Everything You Need To Know About The Weekend in Boxing

By James Kinneen Sep 17, 2018

In case you haven’t heard, Saul “Canelo” Alvarez won a razor-thin majority decision over Gennady Golovkin, with two judges scoring the fight 115-113, and the third judge scoring the fight as a 114-114 draw.

In a shocking turn of events, Alvarez was the aggressor throughout the fight, pressuring Golovkin and landing consistent body shots on the larger fighter. However, this style came at a price as Alvarez consistently ran into hard jabs from “GGG,” who ultimately outjabbed the Mexican superstar 118-59. Still, that consistent bodywork seemed to slow Golovkin in the middle rounds, allowing Alvarez to outbox him in the middle portion of the bout.

The most controversial aspect of the decision will be the 12th round. Two of the three judges gave Alvarez the final stanza -- a round many fans and media members scored for Golovkin. Had they scored it the other way, every judge’s scorecard would have deemed the fight a draw.

Although the fight was very entertaining, fans felt slighted and were quick to scream “robbery.” Though that may have been the case in the first match, it’s a claim that is hard to support for this fight. This was a very close match with many rounds that could have gone for either man. As a matter of reference, Amir Khan, George Foreman, Claressa Shields and Shakur Stevenson all believed Canelo deserved the victory, while Golovkin’s trainer Abel Sanchez acknowledged how close the fight was, saying “I can’t complain about the decision.”

After the fight, Alvarez who now owns the WBO, WBC and IBO middleweight titles, seemed open to a third fight between he and Golovkin, with Cinco de Mayo being the obvious date for the event to take place.

The undercard saw three very quick knockouts that forced the HBO commentary team to kill nearly 90 minutes of airtime before the main event.

First up was the explosive return of Roman “Chocalitito” Gonzalez. It took only five rounds and one brutal overhand right for Gonzalez to dismiss his clearly overmatched Mexican opponent, Moises Fuentes and remind the boxing world how good he still may be.

After the punch, Gonzalez immediately went to check on his opponent to make sure he was OK, a classy gesture that would likely win him many fans, had he not been fighting in front of an almost empty arena. Gonzalez’s star power may not be where it was when he was headlining HBO’s “Superfly” cards, but his ability to pressure opponents into making mistakes, and punishing them for making them, remains very strong. Hopefully, we will see him face a better opponent in his next fight on a loftier stage.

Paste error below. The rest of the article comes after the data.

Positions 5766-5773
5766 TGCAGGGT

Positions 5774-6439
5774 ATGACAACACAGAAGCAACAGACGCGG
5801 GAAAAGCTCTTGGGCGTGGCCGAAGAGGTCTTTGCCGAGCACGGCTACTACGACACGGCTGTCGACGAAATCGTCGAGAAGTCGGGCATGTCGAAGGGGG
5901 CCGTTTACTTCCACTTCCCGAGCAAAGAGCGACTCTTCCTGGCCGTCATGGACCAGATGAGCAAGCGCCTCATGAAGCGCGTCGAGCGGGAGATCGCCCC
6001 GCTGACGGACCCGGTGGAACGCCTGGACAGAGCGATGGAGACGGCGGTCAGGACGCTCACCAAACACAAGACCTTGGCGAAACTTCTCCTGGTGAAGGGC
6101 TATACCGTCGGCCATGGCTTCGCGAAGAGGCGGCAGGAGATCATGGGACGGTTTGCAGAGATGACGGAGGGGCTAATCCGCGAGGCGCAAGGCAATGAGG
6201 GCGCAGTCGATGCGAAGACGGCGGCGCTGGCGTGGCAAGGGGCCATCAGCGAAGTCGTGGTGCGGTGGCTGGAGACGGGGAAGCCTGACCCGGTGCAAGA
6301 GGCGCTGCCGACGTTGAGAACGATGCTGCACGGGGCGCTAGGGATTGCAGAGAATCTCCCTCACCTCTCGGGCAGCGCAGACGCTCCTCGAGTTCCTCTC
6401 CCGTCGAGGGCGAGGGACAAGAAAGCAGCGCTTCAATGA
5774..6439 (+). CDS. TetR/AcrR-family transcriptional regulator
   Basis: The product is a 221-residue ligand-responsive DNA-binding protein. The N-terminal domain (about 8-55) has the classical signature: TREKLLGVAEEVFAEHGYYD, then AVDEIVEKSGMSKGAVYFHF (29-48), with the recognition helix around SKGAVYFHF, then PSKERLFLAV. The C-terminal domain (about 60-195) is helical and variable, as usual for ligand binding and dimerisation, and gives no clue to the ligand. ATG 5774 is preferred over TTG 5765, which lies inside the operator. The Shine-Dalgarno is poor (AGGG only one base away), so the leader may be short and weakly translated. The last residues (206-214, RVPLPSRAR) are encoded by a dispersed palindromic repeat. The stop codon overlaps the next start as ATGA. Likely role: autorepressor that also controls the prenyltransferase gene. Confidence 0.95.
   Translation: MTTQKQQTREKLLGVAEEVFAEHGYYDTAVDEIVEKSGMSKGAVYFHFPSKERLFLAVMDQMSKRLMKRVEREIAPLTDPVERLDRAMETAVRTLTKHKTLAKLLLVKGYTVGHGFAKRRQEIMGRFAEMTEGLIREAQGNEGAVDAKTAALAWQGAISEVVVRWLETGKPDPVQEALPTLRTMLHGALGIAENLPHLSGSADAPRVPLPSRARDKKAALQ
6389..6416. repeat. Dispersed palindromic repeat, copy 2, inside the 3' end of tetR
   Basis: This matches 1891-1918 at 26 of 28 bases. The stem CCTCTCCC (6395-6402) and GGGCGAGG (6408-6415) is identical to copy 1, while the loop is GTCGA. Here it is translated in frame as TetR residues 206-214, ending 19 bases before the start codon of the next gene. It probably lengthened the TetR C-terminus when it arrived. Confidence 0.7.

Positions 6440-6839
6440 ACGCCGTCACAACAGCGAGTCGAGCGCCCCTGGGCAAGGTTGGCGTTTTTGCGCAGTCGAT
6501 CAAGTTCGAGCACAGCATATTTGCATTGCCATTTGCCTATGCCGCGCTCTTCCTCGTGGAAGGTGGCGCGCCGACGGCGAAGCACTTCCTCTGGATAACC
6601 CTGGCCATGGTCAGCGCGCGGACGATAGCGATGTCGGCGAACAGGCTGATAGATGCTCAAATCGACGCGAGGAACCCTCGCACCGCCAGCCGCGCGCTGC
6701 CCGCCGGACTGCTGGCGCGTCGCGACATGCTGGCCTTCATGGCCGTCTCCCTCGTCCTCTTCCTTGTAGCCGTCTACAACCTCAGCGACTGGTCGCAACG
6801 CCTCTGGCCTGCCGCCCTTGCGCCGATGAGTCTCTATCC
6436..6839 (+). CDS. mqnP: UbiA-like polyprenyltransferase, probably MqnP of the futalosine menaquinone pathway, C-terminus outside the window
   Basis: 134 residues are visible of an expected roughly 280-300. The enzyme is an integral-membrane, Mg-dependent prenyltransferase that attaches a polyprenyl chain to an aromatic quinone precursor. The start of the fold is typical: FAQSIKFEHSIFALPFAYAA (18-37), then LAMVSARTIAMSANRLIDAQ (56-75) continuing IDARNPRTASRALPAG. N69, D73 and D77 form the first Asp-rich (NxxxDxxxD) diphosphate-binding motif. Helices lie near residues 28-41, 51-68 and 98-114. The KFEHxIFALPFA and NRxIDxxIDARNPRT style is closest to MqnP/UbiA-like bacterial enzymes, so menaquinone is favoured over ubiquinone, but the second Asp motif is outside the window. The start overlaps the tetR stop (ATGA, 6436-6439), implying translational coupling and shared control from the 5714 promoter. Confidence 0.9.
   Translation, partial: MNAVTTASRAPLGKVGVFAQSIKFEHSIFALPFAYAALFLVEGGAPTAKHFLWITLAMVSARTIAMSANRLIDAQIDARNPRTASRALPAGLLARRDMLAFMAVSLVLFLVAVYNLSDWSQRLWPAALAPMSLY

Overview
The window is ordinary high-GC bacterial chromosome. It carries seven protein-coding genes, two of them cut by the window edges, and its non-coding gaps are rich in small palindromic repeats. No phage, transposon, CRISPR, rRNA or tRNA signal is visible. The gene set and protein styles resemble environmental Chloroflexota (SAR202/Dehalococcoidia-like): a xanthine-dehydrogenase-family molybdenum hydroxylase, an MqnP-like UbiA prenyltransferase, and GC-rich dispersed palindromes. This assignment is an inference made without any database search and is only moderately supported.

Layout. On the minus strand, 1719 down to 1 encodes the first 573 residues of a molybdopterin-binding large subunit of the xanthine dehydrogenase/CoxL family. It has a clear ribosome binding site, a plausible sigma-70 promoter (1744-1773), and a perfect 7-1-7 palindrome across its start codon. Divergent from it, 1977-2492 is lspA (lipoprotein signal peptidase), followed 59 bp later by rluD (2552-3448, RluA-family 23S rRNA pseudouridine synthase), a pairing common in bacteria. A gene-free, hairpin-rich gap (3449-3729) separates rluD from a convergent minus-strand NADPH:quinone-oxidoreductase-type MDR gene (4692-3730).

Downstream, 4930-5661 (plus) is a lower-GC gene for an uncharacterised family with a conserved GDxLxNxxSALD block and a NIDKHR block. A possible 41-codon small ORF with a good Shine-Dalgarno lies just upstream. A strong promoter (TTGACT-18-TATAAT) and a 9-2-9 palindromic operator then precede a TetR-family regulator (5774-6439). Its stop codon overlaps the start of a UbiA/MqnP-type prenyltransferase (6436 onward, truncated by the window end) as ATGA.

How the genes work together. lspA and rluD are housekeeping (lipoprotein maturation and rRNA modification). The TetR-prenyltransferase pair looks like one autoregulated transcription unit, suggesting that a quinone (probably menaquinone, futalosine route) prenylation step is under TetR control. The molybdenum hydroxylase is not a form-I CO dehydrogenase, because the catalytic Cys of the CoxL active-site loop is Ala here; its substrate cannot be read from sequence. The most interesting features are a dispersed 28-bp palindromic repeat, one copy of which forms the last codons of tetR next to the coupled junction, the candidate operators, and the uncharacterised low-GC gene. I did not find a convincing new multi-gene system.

For all his athletic shortcomings, and his consistent struggles against opponents who can outbox him, David Lemieux still has a left hand covered in chloroform. If you don’t believe me, ask Gary “Spike” O’Sullivan, if he’s awake yet. In the first round of their fight on Saturday night, O’Sullivan landed a jab on Lemieux, then dropped his right hand to the side to throw a looping punch. Lemieux threw a monstrous left hook as O’Sullivan’s jab landed, and with no right hand to protect his chin, the shot quickly escorted O’Sullivan from the land of the conscious.

The future for Lemieux is uncertain. Although the victory made him the mandatory challenger for Canelo Alvarez’s WBA title, all signs point to Alvarez facing Golovkin for a third time, and with the money that fight would generate it’s hard to see a purpose for Alvarez facing the consistently dangerous Lemieux first. As for O’Sullivan, he should find a tutorial video to help him with that drop in his right hand before every opponent he faces in the future exploits it. I’m sure Lemieux has an extra Title Boxing DVD lying around.

WBO 154-pound champion Jaime Munguia promised he was going to show improved defense and to fix any technical mistakes his critics have pointed out he has made in other fights. But, while that may have been the game plan, Munguia ended up doing what Jaime Munguia does; he plowed forward, got hit more than his trainers would have liked, and threw powerful, heavy, loping blows that ultimately stopped Canada’s Brandon Cook in the third round.

Yet, despite the stoppage, once again, this performance was not enough to appease his critics. Yahoo’s Chris Mannix wrote on twitter that Munguia “has power to back up that aggressive style. But he gets hit a lot-a lot-and there are some big hitters at the top of junior middleweight.”

Rumors are that Munguia will fight on HBO sometime in December, and whether he will headline that card or or not, the 21-year-old from Tijuana has the style and the power to make him a fan favorite for years to come. However, the more Munguia listens to critics, the worse off he may be. At 31-0 with 26 knockouts, Munguia has pressured, battered, bludgeoned and beaten every opponent he’s ever faced as a professional boxer. There may come a time when this style doesn’t work against an elite opponent, but before he tinkers too much and turns into a completely different type of fighter, he should make somebody who fights for a living, not writes for a living, prove it.

Outside of HBO, ESPN’s Friday night card saw hometown favorite Jose Ramirez dropped twice, but fail to stop Antonio Orozco in a fight that was exciting, but not close enough to be a true “Fight of the Year” candidate. Ramirez dropped Orozco in the fourth and the eight, but Orozco was game and gave a valiant effort before ultimately dropping a 119-107, 119-107, 119-107 unanimous decision. After the fight, Ramirez called out the man most people consider the best 140-pound fighter in the world, Regis Prograis, which would be a very fun fight. Prograis is currently competing in the World Boxing Super Series and will face Terry Flanagan in October, so that fight would have to wait for that tournament to conclude.


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